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Short sleep duration and extremely delayed chronotypes in Uruguayan youth

Page history last edited by Dolores Skowronek 1 year, 11 months ago

Estevan, I., Silva, A., Vetter, C., & Tassino, B. (2020). Short sleep duration and extremely delayed chronotypes in Uruguayan youth: The role of school start times and social constraints. Journal of Biological Rhythms. Advance online publication. https://doi.org/10.1177/0748730420927601

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During adolescence, biological, psychosocial, and contextual factors converge in a "perfect storm" and have been put forward to explain the delay in chronotype observed at this age and the prevalence of disrupted sleep. This study provides evidence to support that chronotype and sleep patterns (particularly sleep duration) are socially constrained and to identify novel significant social predictors. Uruguayan public school activities are arranged in up to 4 shifts, creating a natural experiment to examine the effect of school timing on questionnaire-based assessments of sleep and chronotype. In this study, 268 high school students (15-18 years old) who attended school either on morning (0730 to 1130 h) or afternoon shifts (1130 h to 1530 h) responded to an adapted School Sleep Habits Survey. Students attending afternoon shifts had later chronotypes (a 1.5-h later midpoint of sleep on free days adjusted for sleep debt) than those attending the morning shift. Besides shift, evening social activities (including dinner time) were further identified as key predictors of late chronotypes, whereas age and gender were not. Sleep on school days was overall advanced and reduced with respect to weekends, and these effects were stronger in morning-shift students. Weekend sleep duration was similar between shifts, which probably caused the prevalence of reduced sleep durations (average weekly sleep duration, SDweek <8 h) to be higher in morning-shift students (almost 80%) than in afternoon-shift ones (34%). Reduced sleep duration was significantly higher in morning-shift students. In addition, age, chronotype, and dinner time became relevant determinants of sleep deficit only in the morning-shift students. Besides the important social constraint of early school start time, this is the first study to confirm the significance of other types of social pressures on both adolescents' chronotype and sleep deficit, which can be useful as potential new targets for effective policies to protect adolescent sleep.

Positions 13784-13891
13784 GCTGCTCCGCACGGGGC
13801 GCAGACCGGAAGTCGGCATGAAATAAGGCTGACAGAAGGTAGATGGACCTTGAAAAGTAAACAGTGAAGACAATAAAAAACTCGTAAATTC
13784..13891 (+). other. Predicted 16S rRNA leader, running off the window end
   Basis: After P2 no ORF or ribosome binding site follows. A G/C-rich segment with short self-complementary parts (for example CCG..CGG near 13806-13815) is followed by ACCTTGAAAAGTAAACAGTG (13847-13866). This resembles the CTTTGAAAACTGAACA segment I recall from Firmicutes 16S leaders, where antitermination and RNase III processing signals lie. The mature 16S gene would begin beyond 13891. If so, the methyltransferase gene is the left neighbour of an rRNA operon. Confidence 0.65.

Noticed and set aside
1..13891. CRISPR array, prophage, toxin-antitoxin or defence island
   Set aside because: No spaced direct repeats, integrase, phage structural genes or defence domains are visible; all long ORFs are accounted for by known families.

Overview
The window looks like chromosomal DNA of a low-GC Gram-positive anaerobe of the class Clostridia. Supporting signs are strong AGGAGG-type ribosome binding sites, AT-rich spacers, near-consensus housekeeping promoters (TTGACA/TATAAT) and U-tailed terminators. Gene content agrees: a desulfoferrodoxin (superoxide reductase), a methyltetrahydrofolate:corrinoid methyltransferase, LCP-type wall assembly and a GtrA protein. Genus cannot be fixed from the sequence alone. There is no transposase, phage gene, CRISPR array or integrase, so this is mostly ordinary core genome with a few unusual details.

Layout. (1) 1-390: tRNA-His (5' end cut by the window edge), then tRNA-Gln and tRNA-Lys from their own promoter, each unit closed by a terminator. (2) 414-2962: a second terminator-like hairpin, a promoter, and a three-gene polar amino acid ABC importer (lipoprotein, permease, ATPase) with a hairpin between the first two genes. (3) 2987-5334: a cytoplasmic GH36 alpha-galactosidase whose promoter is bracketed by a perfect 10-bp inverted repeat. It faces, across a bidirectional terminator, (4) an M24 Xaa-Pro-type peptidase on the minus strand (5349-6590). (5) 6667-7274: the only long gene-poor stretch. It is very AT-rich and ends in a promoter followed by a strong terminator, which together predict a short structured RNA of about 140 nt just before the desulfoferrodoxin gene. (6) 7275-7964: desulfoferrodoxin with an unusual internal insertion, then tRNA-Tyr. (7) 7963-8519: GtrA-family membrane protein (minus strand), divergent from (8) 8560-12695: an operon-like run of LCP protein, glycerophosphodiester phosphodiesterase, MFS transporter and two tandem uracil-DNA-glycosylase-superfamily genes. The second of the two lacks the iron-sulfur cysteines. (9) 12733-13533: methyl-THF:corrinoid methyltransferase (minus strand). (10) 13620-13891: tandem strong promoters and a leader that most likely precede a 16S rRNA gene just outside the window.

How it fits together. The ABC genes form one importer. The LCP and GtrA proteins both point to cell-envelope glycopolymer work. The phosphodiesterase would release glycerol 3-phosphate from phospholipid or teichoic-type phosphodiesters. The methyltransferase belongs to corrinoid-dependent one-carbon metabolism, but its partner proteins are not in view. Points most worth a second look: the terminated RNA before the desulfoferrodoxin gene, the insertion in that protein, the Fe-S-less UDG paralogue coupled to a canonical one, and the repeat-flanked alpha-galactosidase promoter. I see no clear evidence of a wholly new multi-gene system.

Adolescence; mid-sleep point; school shift; sleep deficit; sleep pattern

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